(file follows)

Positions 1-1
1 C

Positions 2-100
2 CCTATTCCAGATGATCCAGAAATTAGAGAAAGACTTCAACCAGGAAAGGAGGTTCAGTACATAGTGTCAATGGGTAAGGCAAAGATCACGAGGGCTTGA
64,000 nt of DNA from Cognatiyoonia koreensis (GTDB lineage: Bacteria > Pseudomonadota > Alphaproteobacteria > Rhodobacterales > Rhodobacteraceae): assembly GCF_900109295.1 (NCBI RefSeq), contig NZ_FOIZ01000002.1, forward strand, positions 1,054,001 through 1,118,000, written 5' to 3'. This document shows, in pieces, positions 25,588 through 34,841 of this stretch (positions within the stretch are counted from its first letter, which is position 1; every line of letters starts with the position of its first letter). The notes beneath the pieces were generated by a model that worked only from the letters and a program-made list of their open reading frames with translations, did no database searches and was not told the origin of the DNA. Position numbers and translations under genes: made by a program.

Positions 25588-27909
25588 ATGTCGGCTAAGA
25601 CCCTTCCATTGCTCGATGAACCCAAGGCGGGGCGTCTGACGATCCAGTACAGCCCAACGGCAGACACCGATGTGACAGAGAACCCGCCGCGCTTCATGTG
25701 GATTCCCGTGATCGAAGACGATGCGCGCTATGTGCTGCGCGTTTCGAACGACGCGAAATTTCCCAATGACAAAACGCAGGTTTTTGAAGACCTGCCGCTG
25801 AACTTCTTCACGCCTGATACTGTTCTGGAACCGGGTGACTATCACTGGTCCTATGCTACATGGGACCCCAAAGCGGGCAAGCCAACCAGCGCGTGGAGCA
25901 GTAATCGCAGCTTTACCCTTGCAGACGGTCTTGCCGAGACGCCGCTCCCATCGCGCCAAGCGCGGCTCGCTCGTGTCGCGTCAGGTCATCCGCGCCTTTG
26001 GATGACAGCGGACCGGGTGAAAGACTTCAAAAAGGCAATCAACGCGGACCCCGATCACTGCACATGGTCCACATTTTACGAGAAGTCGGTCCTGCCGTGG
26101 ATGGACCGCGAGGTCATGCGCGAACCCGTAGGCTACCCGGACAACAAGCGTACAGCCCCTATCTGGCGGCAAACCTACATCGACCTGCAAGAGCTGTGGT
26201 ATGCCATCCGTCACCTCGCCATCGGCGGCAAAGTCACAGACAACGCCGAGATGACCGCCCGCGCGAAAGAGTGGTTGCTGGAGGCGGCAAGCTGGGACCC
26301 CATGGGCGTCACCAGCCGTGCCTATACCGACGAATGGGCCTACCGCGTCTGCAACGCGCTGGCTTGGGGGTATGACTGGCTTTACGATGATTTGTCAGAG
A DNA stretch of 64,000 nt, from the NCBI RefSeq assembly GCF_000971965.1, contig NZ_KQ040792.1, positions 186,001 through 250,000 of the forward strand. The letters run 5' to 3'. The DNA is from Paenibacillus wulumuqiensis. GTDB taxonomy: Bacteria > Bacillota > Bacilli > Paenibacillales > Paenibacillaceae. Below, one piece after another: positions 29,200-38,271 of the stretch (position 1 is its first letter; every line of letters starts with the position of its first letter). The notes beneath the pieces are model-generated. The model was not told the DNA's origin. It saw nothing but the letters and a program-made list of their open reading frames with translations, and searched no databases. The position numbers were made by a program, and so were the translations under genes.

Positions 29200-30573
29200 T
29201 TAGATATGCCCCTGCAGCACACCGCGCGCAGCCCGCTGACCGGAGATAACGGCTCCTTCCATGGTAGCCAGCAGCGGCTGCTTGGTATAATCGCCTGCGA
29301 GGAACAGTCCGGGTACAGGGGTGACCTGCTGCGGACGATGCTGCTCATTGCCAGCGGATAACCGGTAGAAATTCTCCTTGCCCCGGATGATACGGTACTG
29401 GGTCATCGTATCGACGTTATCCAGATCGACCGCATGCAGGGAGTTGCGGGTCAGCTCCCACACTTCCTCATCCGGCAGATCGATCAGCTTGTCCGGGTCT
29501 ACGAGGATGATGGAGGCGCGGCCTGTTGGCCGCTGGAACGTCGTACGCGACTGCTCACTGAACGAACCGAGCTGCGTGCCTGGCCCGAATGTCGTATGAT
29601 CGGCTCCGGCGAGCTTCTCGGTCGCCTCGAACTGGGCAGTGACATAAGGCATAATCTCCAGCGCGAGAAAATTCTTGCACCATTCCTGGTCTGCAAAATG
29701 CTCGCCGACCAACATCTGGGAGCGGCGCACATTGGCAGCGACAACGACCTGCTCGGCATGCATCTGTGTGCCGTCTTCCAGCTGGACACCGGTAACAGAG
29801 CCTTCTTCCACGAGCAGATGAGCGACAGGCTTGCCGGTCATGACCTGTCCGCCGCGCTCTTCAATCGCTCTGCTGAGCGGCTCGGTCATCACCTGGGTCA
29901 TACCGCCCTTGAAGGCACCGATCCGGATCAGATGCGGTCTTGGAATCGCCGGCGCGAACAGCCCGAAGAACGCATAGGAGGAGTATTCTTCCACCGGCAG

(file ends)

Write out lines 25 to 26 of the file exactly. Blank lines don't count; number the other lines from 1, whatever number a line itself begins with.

29801 CCTTCTTCCACGAGCAGATGAGCGACAGGCTTGCCGGTCATGACCTGTCCGCCGCGCTCTTCAATCGCTCTGCTGAGCGGCTCGGTCATCACCTGGGTCA
29901 TACCGCCCTTGAAGGCACCGATCCGGATCAGATGCGGTCTTGGAATCGCCGGCGCGAACAGCCCGAAGAACGCATAGGAGGAGTATTCTTCCACCGGCAG